Monday, December 23, 2013

Recurring Villains

The AMC channel has been hosting a Home Alone movie marathon for the past few days, and I got the chance to see Home Alone 2: Lost In New York again for the first time in years. Well, I remembered over the course of watching the film why I haven't bothered with it for so long. It has a lot of issues, but I think its ultimate problem is that it's so desperate to copy the first film that it keeps stretching the logic in its own story.

One case of this is the return of Harry and Marv, the two bumbling robbers from the first film. Somehow, against all odds, they escape from prison between movies and wind up in a completely different city at the exact same time that the protagonist Kevin does -- and they just happen to randomly cross paths with him in the middle of that huge, crowded city. Why did the screenwriters bring their characters back instead of replacing them with two new villains? Most likely because Harry and Marv were popular with audiences, and because they'd already proven that they could carry a Home Alone film. They were a safe bet, but not necessarily a good choice.

This brings me to today's topic: recurring villains. When do they work and when don't they? More importantly, when does a good recurring villain stop working?

Let's look at some good examples. Loki kept finding his way back into the Marvel movies despite being defeated twice, but his second and third inclusions never felt contrived. That's because his returns into the story were never coincidences. He didn't just happen to bump into Thor on Earth in The Avengers; Thor intentionally sought him out after learning that he survived the end of the first Thor film and wound up there. It's a similar case in Thor: The Dark World, where Loki spends the first part of the story in prison and is then sought out by Thor to help defeat another villain. His returns are completely plausible.

But an air-tight way back into the story is only half of what makes a recurring villain work. The other half is staying power, the justification for why they've come back. What gives Loki staying power after he returns to the story is that his character keeps developing and becoming more interesting each time. Harry and Marv from Home Alone 2 really don't grow or change after they come back. There are a few times when they're more careful because they know what kind of tricks Kevin played on them last time, but they still fall for those tricks again by the end of those scenes. Even if their return wasn't so sloppily written, their characters are still too one-dimensional to justify it.

Another good example of a recurring villain is, of course, Kahn from Star Trek II: The Wrath of Kahn. His character had been dealt with previously in an episode of the original TV series, where he and his crew were left stranded on a desert planet. In the film Star Trek II, the character Chekov and another person land on that planet due to a misunderstanding and are (to put it mildly) hijacked by Kahn's crew. This villain's return is a lot more coincidental than Loki's, but what seems to make it work is that so much time and so many other villains have come and gone between Kahn's appearances. The whole point of the story is that this is that one-in-a-million worst-case scenario that Captain James Kirk was hoping would never happen, but did eventually happen due to his negligence over the years. It was a coincidence that occurred because of something that the protagonist failed to do. From a thematic standpoint, that can almost be seen as not really a coincidence at all. In Home Alone 2 though, the villains' escape and return is no result of anything that Kevin did or failed to do. It just happened for the film's convenience.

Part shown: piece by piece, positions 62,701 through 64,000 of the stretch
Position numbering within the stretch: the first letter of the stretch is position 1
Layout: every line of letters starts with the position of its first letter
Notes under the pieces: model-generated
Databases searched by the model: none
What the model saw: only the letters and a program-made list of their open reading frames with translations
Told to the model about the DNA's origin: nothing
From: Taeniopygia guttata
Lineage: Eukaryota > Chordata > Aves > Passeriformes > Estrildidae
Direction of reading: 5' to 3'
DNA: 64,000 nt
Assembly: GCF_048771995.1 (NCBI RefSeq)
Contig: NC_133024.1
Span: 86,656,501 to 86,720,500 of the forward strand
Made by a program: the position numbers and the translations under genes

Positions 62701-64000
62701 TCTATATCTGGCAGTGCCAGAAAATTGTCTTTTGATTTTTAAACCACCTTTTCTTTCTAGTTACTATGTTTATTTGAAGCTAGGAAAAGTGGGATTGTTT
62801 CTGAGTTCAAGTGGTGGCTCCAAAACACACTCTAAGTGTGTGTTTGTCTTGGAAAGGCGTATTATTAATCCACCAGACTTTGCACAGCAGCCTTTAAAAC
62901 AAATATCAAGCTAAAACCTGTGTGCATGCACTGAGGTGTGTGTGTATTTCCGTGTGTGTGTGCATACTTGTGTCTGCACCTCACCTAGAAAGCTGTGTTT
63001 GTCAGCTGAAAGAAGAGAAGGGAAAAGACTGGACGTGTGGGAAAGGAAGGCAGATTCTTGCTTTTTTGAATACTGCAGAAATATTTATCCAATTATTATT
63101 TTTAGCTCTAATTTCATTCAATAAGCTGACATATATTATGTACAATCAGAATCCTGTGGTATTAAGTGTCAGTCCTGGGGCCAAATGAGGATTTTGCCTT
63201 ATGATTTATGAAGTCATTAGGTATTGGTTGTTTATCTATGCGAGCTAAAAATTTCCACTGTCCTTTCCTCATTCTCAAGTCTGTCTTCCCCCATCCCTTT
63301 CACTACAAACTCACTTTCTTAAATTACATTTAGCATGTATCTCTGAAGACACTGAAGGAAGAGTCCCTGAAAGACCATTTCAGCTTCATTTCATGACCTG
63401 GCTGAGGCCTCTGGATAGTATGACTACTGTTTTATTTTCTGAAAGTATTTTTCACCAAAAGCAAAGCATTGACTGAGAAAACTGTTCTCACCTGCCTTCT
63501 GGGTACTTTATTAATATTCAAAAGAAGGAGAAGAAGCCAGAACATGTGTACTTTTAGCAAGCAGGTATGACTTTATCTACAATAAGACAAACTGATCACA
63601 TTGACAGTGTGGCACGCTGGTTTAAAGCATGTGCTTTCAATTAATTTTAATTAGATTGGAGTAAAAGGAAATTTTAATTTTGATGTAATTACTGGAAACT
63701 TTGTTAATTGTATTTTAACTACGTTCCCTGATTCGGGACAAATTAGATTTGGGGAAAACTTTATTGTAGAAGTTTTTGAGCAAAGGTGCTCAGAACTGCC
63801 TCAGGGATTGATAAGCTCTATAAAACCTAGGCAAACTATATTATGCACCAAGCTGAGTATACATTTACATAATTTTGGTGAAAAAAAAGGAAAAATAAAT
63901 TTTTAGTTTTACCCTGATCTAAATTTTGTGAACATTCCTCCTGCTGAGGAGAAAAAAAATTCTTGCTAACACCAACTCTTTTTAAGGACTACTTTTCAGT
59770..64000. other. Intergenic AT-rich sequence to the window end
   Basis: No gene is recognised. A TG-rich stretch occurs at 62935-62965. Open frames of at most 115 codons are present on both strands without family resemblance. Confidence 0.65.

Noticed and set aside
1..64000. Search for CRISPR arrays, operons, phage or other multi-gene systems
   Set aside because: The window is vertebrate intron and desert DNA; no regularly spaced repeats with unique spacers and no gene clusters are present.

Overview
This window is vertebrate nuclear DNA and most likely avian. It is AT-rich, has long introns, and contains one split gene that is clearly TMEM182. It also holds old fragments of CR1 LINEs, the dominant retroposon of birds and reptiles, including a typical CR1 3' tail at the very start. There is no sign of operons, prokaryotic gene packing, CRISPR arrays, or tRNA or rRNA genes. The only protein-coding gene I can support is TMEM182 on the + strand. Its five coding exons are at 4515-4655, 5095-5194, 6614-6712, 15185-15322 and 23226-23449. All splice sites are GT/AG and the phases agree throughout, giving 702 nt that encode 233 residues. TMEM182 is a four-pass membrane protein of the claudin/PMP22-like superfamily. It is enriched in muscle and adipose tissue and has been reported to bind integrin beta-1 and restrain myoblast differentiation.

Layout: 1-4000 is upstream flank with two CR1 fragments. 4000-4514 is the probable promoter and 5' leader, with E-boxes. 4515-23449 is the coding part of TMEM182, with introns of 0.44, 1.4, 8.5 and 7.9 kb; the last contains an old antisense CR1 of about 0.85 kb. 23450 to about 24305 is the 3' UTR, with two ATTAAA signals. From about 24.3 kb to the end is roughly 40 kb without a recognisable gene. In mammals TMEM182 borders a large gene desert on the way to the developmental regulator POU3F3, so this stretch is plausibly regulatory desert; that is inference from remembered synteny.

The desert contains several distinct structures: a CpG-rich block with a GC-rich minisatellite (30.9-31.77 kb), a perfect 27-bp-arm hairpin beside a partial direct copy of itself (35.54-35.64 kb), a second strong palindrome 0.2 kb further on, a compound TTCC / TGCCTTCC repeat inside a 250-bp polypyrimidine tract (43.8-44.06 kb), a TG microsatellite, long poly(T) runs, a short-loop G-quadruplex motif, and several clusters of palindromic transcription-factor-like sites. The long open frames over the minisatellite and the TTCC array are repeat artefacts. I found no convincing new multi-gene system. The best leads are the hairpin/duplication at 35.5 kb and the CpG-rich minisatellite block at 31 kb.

What gives Kahn his staying power after his return is his stubbornness. His only reason for living now is to get revenge on Kirk, and in so many words, he decrees that the story will not end until he has his revenge. Appropriately enough, he uses his final moments of life to set in motion an event that he believes will destroy Kirk's ship and crew, and then he dies thinking he won.

And this is the point where another return would be one too many. The screenwriters for Star Trek could have easily come up with some outer space scientific phenomenon to resurrect Kahn -- they did it for Spock, after all -- but they refrained from that because they understood that Kahn's character had nowhere else to go. I don't really count his appearance in Star Trek: Into Darkness as a return since that's an alternate universe and also sort of a prequel. As the original timeline stands, Kahn piqued in Star Trek II and went out on his best note.

So that's my take on recurring villains. If you think a bad guy that you've disposed of in a previous story still has potential for growth and you know a sensible way to bring them back, I say go for it. If one of those elements isn't falling into place though, I suggest creating a new antagonist in the meantime.

And don't feel bad if it takes you a while to make both elements work. Judging from Khan, the time to beat for a villain comeback is fifteen years.

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